Book IX begins with a refutation of the heresy of Noetus. In this particular error, Hippolytus implicates the now-canonised popes Zephyrinus and Callixtus I.[12] This theme of Hippolytus' conflict with the papacy is expanded upon in the second chapter of Book IX, which deals in particular with the errors of Pope Callixtus, whom Hippolytus identifies as a "sorcerer".[13] He then attacks the Elcesaites, who he says had a different baptismal practice than that of orthodox Christians.[14] Book IX concludes with a summary of the heresy of the Jews, whom Hippolytus divides into Pharisees and Sadducees.[15]

Book X concludes the work with Hippolytus' summary of what he has written.[16]

Legacy[edit]

The Refutation has been a significant source for contemporary scholars on various subjects since its discovery, in spite of the evident bias of the author.[17]The compendious breadth of the Refutation illuminates for the reader not only various Gnostic beliefs, but is also a source of "valuable information on the thinking of the Presocratics."[18] The text is also an important source of Pythagorean and Neopythagorean teachings, with which Hippolytus frequently relates the heresies he describes.[19]

Editions[edit]

  • Miroslav Marcovich, ed., Refutatio Omnium Haeresium, Walter de Gruyter, 1986.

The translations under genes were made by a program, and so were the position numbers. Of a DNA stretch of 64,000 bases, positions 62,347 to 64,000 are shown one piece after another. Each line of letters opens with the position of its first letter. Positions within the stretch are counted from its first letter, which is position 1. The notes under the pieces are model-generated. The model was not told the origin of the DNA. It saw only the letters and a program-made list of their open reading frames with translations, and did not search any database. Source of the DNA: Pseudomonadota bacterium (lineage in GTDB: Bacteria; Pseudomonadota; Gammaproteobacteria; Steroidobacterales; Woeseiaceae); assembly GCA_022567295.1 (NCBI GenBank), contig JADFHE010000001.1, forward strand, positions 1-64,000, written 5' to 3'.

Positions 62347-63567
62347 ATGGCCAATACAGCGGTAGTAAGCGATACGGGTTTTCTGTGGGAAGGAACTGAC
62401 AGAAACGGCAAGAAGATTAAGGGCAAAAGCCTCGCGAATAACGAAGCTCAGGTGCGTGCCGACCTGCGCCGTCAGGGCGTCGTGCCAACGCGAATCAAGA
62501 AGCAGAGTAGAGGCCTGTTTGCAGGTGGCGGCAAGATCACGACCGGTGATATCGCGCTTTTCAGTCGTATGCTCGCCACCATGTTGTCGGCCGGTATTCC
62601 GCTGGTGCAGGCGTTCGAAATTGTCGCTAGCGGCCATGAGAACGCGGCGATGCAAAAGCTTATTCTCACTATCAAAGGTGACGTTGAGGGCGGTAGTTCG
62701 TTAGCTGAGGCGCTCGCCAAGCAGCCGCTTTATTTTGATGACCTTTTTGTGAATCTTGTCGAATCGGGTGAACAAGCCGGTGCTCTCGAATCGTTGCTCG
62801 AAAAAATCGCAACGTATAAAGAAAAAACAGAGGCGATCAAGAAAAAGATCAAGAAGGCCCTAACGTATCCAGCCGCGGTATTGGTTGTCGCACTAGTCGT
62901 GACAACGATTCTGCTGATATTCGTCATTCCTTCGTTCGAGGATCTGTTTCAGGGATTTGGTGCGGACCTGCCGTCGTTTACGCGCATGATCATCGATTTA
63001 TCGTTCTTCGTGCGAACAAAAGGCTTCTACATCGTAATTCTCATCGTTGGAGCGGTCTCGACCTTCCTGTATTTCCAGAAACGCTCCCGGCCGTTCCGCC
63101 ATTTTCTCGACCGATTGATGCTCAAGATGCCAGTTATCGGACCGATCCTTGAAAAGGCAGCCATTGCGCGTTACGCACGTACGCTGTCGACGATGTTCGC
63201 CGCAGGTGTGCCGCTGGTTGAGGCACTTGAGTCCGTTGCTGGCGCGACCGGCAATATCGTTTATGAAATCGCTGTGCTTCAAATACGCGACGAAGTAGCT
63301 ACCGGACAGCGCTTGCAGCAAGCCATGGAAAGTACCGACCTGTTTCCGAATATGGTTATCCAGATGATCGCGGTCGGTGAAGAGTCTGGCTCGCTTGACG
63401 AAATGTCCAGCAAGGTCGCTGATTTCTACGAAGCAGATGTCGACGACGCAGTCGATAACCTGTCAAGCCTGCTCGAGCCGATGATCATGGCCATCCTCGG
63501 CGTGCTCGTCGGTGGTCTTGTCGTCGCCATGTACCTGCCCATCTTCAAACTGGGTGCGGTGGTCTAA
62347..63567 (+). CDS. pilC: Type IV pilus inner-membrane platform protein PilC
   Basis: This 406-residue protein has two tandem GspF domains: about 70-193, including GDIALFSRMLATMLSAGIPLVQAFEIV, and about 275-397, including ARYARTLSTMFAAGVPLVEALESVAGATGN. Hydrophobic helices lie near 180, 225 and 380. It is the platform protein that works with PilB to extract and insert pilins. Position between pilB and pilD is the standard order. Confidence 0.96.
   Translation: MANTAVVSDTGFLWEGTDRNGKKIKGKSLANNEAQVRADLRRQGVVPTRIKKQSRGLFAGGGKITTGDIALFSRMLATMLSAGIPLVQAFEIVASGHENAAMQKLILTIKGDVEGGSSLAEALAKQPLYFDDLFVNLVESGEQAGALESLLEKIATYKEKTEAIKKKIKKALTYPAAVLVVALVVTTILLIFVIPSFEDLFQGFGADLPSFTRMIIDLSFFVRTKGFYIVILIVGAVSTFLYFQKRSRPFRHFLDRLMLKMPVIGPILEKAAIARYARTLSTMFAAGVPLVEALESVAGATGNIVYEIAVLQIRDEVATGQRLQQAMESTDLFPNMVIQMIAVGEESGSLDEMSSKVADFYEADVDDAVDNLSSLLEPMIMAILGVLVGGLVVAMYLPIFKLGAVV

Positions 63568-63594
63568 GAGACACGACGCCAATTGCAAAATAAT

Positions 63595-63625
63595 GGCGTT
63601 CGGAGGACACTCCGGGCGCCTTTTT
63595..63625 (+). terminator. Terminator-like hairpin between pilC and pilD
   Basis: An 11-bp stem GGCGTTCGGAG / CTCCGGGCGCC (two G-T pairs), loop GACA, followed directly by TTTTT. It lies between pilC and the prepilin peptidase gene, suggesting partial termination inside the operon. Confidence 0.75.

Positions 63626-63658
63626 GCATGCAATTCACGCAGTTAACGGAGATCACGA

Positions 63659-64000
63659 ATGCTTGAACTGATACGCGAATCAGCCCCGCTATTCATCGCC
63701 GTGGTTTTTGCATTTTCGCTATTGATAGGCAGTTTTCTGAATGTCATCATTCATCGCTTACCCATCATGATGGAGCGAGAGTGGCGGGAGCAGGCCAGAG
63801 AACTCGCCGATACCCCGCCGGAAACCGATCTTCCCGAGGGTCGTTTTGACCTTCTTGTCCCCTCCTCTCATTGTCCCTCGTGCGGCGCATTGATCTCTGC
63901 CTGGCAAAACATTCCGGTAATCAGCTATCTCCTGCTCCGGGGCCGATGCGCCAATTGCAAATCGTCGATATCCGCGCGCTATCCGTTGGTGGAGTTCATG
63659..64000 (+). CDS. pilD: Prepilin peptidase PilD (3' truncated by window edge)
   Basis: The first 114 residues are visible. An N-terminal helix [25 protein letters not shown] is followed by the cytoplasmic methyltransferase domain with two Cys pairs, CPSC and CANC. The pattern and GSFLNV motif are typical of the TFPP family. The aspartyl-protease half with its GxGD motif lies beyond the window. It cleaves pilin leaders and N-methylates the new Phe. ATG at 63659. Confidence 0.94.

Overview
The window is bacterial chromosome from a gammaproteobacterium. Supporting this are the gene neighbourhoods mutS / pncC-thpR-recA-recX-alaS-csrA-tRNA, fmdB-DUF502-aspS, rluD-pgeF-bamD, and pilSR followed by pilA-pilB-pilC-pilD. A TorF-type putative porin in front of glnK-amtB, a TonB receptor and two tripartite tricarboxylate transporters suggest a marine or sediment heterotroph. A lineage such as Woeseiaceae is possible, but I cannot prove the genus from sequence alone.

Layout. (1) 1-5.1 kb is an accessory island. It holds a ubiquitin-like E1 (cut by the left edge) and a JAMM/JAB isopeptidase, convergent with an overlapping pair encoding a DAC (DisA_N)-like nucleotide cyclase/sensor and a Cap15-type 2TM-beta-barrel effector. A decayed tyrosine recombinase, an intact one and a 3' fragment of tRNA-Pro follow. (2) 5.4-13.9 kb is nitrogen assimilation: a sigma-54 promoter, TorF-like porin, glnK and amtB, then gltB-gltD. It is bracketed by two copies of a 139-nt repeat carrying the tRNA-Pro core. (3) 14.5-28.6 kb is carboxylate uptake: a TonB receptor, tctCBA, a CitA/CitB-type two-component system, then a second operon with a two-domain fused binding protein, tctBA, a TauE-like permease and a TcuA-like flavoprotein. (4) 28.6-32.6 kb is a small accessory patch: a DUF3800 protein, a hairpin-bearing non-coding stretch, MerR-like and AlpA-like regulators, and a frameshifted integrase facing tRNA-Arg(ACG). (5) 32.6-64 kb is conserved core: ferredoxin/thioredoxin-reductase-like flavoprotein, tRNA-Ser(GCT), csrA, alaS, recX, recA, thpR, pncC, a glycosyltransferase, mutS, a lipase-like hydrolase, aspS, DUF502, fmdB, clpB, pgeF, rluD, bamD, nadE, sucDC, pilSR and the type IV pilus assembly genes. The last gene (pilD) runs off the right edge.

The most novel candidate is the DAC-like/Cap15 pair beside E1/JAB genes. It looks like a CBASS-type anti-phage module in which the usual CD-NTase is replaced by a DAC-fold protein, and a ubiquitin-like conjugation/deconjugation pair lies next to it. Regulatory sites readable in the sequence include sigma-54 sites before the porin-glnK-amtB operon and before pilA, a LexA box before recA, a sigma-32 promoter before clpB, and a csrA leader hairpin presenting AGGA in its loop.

Notes[edit]

  1. ^ Kurt Rudolph, Gnosis: The Nature and History of Gnosticism (1983 English translation), p. 13.
  2. ^ Hippolytus of Rome, Philosophumena, vol. 1. Ed. W.J. Sparrow Simpson, W.K. Lowther Clarke, trans. F. Legge. (New York: MacMillan, 1921), p. 65.
  3. ^ J.C.M. van Winden, review of Rethinking Early Greek Philosophy: Hippolytus of Rome and the Presocratics by Catherine Osborne, Vigiliae Christianae 42 (Sept. 1988), p. 295
  4. ^ Hippolytus of Rome, Philosophumena, vol. 1. Ed. W.J. Sparrow Simpson, W.K. Lowther Clarke, trans. F. Legge. (New York: MacMillan, 1921), p. 118.
  5. ^ Hippolytus of Rome, Philosophumena, vol. 1. Ed. W.J. Sparrow Simpson, W.K. Lowther Clarke, trans. F. Legge. (New York: MacMillan, 1921), pp. 119-120